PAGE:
Tennis Industry magazine


Choosing the Best Organization for Your Business

By Mark E. Battersby

What is the best entity for operating your tennis facility or shop? For tax purposes, the predominant forms of business enterprise are the regular, so-called “C” corporation; its pass-through small-business cousin, the “S” corporation; a partnership; a limited-liability company (LLC); or a sole proprietorship.

To choose among those entities is to choose among significant differences in federal income tax treatment. Although many of the tax law’s provisions apply to all entities, some areas of the law are specifically targeted for each type of business organization.

Unfortunately, there is more to choosing the right structure for a tennis business than just tax considerations. Not only will the decision have an impact on how much is paid in taxes, but also it will affect the personal liability faced by the principals, the operation’s ability to raise money, and the amount of paperwork required.

The tax question

Of all business entities, the C or regular corporation is subject to the toughest tax bite. The earnings of an incorporated tennis shop or facility are taxed twice. First a corporate income tax is imposed on the tennis operation’s net earnings and then, after the earnings are distributed to shareholders as dividends, each shareholder must pay taxes separately on his or her share of the dividends.

Naturally, a corporation can reduce, or even eliminate, its federal income tax liability by distributing its income as salary to shareholder-employees who actually perform valuable services for the corporation. Although this can reduce taxation at the corporate level, those who receive profits from a corporation in exchange for services must pay tax on the amount received, which is treated as salary. Fortunately, there is some relief available to individual shareholders who currently benefit from the new, lower tax rate on dividends.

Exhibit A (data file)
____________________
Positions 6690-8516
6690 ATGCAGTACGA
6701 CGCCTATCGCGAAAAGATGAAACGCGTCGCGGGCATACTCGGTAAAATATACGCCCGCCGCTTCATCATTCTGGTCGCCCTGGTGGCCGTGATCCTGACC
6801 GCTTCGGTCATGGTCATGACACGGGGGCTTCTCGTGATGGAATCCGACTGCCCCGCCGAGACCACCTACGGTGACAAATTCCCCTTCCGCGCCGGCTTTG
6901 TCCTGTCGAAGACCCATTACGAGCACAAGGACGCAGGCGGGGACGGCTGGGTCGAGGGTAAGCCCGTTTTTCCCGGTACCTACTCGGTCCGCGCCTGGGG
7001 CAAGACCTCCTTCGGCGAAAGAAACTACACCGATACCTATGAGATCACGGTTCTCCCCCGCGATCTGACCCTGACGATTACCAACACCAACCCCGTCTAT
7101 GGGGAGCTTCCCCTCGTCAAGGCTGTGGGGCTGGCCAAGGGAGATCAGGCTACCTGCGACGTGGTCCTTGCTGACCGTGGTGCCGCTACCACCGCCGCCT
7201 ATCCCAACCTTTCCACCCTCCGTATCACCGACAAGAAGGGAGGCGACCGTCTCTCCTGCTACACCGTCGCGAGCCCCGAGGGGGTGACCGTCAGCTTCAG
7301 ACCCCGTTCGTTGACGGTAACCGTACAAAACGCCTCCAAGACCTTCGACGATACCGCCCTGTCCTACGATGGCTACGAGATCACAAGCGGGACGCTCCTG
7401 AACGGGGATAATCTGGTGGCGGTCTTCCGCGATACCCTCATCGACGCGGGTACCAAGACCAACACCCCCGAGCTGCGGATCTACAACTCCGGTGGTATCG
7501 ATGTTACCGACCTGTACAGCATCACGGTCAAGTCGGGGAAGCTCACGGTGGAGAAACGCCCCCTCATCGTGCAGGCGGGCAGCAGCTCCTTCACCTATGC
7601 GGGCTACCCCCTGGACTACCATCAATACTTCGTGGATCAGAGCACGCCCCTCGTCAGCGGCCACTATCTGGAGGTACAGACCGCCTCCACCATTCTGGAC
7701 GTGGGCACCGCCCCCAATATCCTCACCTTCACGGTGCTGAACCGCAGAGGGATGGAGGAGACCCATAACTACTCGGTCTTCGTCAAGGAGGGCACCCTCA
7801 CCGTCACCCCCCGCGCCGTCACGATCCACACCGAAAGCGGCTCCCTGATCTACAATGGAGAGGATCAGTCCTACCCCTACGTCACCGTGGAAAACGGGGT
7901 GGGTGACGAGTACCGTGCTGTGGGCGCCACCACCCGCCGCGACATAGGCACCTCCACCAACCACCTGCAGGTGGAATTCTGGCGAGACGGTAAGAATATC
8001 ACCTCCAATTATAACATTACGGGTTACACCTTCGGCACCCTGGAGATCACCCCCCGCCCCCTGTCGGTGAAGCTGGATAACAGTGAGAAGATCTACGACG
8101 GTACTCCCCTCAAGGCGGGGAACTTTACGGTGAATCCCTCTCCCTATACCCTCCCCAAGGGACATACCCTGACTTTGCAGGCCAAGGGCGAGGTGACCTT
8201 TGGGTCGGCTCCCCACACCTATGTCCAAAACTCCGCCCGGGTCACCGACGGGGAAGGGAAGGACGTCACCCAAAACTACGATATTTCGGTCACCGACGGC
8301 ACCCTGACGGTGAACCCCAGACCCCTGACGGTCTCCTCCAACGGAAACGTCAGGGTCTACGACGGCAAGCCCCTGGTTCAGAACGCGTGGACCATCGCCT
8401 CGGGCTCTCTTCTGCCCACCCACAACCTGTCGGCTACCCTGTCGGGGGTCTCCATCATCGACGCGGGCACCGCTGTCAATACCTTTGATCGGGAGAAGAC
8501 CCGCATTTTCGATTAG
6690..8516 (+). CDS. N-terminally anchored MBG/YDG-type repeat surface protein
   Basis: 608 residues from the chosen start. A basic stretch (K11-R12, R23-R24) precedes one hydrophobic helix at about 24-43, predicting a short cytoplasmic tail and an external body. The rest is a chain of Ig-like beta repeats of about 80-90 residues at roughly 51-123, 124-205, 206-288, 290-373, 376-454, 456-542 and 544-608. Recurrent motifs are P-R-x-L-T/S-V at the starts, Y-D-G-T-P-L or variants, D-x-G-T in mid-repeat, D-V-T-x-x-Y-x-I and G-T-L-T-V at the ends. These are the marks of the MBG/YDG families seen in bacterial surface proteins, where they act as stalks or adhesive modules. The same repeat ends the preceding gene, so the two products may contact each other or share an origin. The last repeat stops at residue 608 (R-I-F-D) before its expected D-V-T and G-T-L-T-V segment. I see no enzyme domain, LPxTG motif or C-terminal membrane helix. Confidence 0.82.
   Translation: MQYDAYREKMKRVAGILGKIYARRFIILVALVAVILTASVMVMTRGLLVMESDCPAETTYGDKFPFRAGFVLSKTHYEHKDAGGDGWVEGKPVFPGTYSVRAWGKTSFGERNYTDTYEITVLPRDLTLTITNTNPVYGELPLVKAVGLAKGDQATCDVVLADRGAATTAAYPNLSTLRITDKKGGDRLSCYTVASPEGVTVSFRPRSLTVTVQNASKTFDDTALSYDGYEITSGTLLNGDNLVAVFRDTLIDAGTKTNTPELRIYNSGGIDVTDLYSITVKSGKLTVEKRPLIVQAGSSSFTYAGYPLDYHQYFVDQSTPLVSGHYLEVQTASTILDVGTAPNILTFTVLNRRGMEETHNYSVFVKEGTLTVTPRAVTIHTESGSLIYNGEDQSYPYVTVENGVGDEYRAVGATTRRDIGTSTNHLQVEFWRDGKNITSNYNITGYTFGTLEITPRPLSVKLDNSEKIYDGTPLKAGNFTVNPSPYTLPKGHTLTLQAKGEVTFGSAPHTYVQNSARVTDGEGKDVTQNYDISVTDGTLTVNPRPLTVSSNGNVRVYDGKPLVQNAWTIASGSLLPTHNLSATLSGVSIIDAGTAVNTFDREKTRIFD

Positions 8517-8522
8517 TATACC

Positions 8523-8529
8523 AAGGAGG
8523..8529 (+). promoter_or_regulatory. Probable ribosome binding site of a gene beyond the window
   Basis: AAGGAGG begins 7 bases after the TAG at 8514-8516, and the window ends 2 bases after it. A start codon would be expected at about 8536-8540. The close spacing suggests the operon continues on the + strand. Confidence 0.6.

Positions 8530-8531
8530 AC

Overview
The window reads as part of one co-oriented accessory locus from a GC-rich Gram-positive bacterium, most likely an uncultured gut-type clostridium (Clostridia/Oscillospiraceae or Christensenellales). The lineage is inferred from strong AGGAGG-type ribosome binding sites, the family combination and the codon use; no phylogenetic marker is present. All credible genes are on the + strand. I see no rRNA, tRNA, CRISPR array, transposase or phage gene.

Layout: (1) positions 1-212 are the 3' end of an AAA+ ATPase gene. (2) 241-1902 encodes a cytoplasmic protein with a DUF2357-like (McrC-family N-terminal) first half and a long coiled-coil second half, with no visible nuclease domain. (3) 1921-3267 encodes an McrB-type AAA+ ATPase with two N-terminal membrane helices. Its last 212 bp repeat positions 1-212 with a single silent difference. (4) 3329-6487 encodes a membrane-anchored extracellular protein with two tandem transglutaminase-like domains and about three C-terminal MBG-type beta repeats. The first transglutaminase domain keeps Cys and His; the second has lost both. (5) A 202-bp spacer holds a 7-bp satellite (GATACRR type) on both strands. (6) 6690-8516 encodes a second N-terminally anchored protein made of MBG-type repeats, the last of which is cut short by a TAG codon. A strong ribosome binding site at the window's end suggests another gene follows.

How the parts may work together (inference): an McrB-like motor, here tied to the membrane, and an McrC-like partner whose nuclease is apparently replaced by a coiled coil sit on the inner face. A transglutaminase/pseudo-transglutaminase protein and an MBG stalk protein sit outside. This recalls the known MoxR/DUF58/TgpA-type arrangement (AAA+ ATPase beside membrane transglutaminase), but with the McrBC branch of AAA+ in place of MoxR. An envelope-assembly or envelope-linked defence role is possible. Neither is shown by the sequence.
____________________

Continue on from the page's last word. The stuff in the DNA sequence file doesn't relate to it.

This scheme of taxation differs radically from that applied to S corporations, partnerships, LLCs, and sole proprietorships. These entities, often referred to as “pass-through” entities, do not pay an entity-level tax on their earnings. Only the owners of these entities are taxed on their share of the business’s earnings.

Going it alone

The easiest structure is the sole proprietorship, which usually involves just one individual who owns and operates the retail business or facility. The tax aspects of a sole proprietorship are especially appealing because income and expenses from the business are included on the sole proprietor’s personal income tax return.

Of course, as a sole proprietor, a retail shop or facility owner must also file Schedule SE with Form 1040, which is used to calculate how much self-employment tax is owed. And don’t forget that quarterly payments of estimated taxes are due from self-employed tennis professionals and business owners.

Naturally, there are a few disadvantages. Selecting the sole proprietorship structure means that the owner or proprietor is solely responsible for the operation’s liabilities. As a result, a sole proprietor places his or her own assets at risk, subject to seizure to satisfy a business debt or legal claim.

Partnering up

If the tennis business will be owned and operated by several individuals, take a close look at partnerships. Partnerships come in two varieties: general and limited. In a general partnership, the partners manage the business and assume responsibility for the partnership’s debts and other obligations. A limited partnership has both general and limited partners.

In a limited partnership, the general partner owns and operates the business and assumes liability for the partnership, while the limited partners serve as investors only; they have no control over the operation and are not subject to the same liabilities as the general partners. Obviously, unless many passive investors are involved, limited partnerships are not the best structure to use.

One of the major advantages of a partnership is the tax treatment it enjoys. A partnership does not pay tax on its income but “passes through” all profits or losses to the individual partners. Each partner is required to report profits from the partnership on his or her individual tax return. Even though the partnership pays no income tax, it must complete and file a parternship informational return, Form 1065.

Personal liability is a major concern for many facility owners, especially those employing a general partnership. Similar to a sole proprietorship, general partners are personally liable for the partnership’s obligations and debt. Partnerships are also more expensive to establish than sole proprietorships because they require more extensive legal and accounting services.